I too love this fern and if it is happy where you plant it, it will give back to you over and over. I was told to plant 18" apart which after 10 years, I can say was too close. I agree as stated above 3' apart maybe 2'. I just dug out 15 plants for my garden club's plant sale. If they get too dense you can not enjoy the beautiful vase habit. Here in northern OH they get late morning sun till about 2-3 in the afternoon, they are next to a hemlock. Those that get more sun are much taller. I am 5'2" and they are every bit as tall as me. They require a lot of moisture, or they will start to go summer dormat for me, we use a soaker hose, because if wated from above the 'vase' will flatten and it does not spring back. It also has great winter interest.

Positive henryr10 On Dec 11, 2004, henryr10 from Cincinnati, OH (Zone 6b) wrote:

I don't know of a more shared plant in this area.

I first remember seeing Ostrich Ferns at my G-Aunt's house 40 some years ago. We played in the 'jungle' of ferns bigger than I was.
My Mother took a few home and I've had them ever since.
Thru 6 moves and three states we have always brought some along sharing them as we went.
A few years back I was able to revisit the original stand.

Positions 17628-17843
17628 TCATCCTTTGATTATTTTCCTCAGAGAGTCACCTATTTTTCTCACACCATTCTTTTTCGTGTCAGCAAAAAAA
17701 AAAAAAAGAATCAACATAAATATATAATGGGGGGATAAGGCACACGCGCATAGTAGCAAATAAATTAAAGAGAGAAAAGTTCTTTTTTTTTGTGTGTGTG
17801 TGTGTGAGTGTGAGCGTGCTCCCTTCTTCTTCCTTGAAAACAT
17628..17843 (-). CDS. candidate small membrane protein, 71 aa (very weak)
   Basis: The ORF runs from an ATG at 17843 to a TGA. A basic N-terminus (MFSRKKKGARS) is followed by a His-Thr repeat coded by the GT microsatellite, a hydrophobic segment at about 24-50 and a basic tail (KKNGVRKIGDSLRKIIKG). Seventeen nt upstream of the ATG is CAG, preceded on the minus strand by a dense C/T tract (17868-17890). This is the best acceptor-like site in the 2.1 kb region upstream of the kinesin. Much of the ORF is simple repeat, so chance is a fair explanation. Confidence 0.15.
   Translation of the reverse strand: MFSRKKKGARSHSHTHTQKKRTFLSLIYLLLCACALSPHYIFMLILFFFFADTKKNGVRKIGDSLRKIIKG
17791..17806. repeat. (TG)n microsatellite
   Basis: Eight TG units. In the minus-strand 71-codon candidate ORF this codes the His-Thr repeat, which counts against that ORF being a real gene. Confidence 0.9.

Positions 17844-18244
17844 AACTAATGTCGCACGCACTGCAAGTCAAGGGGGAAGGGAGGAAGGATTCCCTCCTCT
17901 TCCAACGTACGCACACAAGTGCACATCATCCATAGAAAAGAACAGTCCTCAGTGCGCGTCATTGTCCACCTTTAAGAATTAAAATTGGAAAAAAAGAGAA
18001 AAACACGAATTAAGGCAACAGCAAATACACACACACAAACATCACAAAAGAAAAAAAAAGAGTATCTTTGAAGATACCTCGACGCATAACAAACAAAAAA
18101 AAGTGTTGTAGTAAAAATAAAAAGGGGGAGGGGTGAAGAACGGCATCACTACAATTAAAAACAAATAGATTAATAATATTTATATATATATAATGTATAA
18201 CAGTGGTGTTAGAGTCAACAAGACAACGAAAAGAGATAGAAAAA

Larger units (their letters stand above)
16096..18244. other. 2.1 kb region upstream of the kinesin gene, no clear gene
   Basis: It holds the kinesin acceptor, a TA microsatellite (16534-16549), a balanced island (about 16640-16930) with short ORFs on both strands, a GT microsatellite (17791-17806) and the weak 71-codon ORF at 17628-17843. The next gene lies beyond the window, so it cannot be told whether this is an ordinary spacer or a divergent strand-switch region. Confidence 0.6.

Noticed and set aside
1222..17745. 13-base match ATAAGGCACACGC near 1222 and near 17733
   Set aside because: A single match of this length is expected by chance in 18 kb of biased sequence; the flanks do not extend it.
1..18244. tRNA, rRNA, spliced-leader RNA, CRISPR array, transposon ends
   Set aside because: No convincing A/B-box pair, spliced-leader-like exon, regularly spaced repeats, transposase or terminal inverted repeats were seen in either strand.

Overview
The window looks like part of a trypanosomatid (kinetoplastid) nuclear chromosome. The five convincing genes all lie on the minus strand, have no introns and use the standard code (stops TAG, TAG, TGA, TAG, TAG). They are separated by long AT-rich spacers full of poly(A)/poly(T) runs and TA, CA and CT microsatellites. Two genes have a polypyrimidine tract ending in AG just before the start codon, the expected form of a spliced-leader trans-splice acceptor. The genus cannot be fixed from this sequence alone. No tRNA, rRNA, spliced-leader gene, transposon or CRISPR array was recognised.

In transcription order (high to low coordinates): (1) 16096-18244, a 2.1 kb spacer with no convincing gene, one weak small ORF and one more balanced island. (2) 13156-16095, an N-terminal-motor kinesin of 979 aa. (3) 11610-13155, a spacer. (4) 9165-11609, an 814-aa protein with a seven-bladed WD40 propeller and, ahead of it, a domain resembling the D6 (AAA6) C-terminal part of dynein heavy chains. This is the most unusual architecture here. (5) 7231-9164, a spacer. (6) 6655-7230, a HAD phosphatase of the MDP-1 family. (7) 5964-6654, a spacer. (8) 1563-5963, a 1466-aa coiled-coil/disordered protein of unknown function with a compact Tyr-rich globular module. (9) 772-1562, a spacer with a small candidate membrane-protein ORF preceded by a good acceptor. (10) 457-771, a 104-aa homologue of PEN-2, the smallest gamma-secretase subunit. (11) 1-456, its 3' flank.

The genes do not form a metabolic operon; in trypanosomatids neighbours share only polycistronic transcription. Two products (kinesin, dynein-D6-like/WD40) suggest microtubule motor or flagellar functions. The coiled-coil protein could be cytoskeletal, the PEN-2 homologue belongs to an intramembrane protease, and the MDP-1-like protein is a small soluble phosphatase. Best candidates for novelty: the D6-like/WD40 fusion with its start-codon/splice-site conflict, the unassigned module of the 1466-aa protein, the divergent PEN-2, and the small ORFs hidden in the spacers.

They are still there and going strong.

If you have the conditions, and they are not as tight as usually stated, and the room this is the premiere fern for your garden.

Neutral smiln32 On Dec 7, 2004, smiln32 from Oklahoma City, OK (Zone 7a) wrote:

Lovely fern. Spreads by rhizomes. If you're planting more than one, place them at least 3 feet apart.

The edible fiddleheads appearing in spring are a tasty. Eat up!

Positive nevadagdn On Nov 12, 2004, nevadagdn from Sparks, NV (Zone 7a) wrote:

This fern grows fairly well, even in Nevada, if you give it the water, shade and loamy soil it wants.

Positive lmelling On Oct 21, 2004, lmelling from Ithaca, NY (Zone 5b) wrote:

I have added over a dozen of these fern to my shade garden, which were given to me by a neighbor here in zone 5. They thrived, even when transplanted during the summer heat - but I did make sure to water well for the rest of that summer. Now, several years later the colony is growing and provides a wonderful graceful look in the back of the garden. Combined with hosta, impatiens, perilla, coleus and astilbe, and other shade loving plants, the shade garden is a thrill to watch all summer.